The issue could be raised in the House of Lords today
In a new twist in South Africa’s corruption scandal allegedly involving Gupta family and President Jacob Zuma, the UK Chancellor has now asked financial enforcement agencies to inquire if British banks, HSBC and Standard Chartered, may have “inadvertently” been involved in money laundering.
Lord Peter Hain, whose letter to the Chancellor brought the incident to light, is expected to raise the matter in the House of Lords today.
In his letter to the Chancellor, Lord Hain had stated that a whistle-blower had indicated that the banks may have “inadvertently” been conduits for the corrupt proceeds of money and therefore, they should review transactions involving individuals and companies linked to the Gupta family and President Zuma.
According to the Financial Times, the Gupta family is at the heart of this scandal over allegations that they used their friendship with Zuma to influence state business and to divert funds from state-owned companies. They both have denied the claims.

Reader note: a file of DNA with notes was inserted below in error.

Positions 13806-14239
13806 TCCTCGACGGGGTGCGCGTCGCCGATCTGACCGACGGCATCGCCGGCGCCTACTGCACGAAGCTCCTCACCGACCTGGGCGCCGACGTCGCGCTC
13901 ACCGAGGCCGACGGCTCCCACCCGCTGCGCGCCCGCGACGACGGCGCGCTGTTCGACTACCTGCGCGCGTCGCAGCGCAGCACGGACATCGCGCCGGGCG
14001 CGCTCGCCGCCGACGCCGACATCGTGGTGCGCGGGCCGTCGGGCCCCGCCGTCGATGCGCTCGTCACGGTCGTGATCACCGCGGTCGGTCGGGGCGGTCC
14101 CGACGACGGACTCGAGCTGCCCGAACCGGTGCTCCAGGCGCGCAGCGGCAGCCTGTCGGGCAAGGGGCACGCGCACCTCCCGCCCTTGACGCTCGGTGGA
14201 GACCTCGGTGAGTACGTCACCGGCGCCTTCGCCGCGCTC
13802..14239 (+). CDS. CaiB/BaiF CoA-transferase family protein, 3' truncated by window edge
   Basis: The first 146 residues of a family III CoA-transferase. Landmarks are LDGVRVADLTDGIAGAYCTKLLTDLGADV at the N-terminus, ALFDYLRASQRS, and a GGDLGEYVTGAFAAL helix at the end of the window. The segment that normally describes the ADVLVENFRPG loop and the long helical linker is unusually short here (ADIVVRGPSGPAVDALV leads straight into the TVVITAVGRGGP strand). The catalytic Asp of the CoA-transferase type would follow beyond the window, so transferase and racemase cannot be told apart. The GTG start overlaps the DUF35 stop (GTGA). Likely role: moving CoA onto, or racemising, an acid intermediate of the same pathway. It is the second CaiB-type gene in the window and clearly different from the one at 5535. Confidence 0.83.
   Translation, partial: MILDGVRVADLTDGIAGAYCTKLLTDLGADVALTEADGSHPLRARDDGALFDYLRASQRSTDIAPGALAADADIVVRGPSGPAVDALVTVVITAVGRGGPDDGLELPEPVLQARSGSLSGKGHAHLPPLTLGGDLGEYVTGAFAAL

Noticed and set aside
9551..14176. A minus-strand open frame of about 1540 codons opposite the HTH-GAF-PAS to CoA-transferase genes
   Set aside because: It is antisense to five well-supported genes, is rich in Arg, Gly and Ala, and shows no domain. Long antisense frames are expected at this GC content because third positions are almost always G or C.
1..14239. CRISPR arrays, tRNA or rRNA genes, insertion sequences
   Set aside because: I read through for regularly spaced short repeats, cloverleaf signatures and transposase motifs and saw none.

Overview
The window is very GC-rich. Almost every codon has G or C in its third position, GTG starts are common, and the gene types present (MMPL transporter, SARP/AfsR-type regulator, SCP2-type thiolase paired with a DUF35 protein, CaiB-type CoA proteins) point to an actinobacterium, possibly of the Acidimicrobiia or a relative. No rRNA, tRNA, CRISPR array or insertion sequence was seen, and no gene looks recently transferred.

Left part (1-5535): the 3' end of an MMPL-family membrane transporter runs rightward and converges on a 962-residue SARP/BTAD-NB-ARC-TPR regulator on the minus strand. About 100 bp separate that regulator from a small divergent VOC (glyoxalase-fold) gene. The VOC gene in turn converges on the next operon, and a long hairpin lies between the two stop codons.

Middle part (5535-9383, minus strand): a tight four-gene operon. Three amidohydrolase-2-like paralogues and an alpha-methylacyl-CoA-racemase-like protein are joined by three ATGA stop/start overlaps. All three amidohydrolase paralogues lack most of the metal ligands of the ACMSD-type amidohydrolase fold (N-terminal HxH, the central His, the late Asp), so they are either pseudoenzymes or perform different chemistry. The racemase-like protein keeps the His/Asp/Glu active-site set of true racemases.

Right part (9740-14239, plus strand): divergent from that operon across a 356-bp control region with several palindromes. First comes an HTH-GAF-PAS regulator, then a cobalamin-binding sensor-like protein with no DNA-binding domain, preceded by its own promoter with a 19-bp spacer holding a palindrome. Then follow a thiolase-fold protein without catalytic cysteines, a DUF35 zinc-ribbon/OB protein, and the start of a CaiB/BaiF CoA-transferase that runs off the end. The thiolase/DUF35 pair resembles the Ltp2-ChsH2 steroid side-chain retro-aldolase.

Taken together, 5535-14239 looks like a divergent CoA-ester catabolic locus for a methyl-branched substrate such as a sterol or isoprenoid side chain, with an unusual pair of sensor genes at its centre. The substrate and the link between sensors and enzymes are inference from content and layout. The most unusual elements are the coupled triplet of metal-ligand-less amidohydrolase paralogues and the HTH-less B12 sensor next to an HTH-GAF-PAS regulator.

Following this, the Chancellor contacted the Financial Conduct Authority (FCA), Serious Fraud Office (SFO) and National Crime Agency stating that the allegations are being taken ‘extremely seriously’.
“We take allegations of financial misconduct very seriously, and have passed Lord Hain’s letter on to the Financial Conduct Authority and relevant UK law enforcement agencies, including the National Crime Agency and Serious Fraud Office, to agree the right action,” a Treasury spokesman stated.
The Financial Conduct Authority has told media that they are “already in contact with both banks named and will consider carefully further responses received.”
South Africa’s former finance minister, Pravin Gordhan, had told officials that 72 transactions over a period of four years were marked as suspicious by South Africa’s anti-money laundering watchdog. Gordhan was fired by Mr Zuma this year.
South African banks like Standard Bank and Nedbank terminated all their business with Gupta-owned companies in April 2016. The reasons have never been fully publicly disclosed, with banks citing client confidentiality, media reports suggest.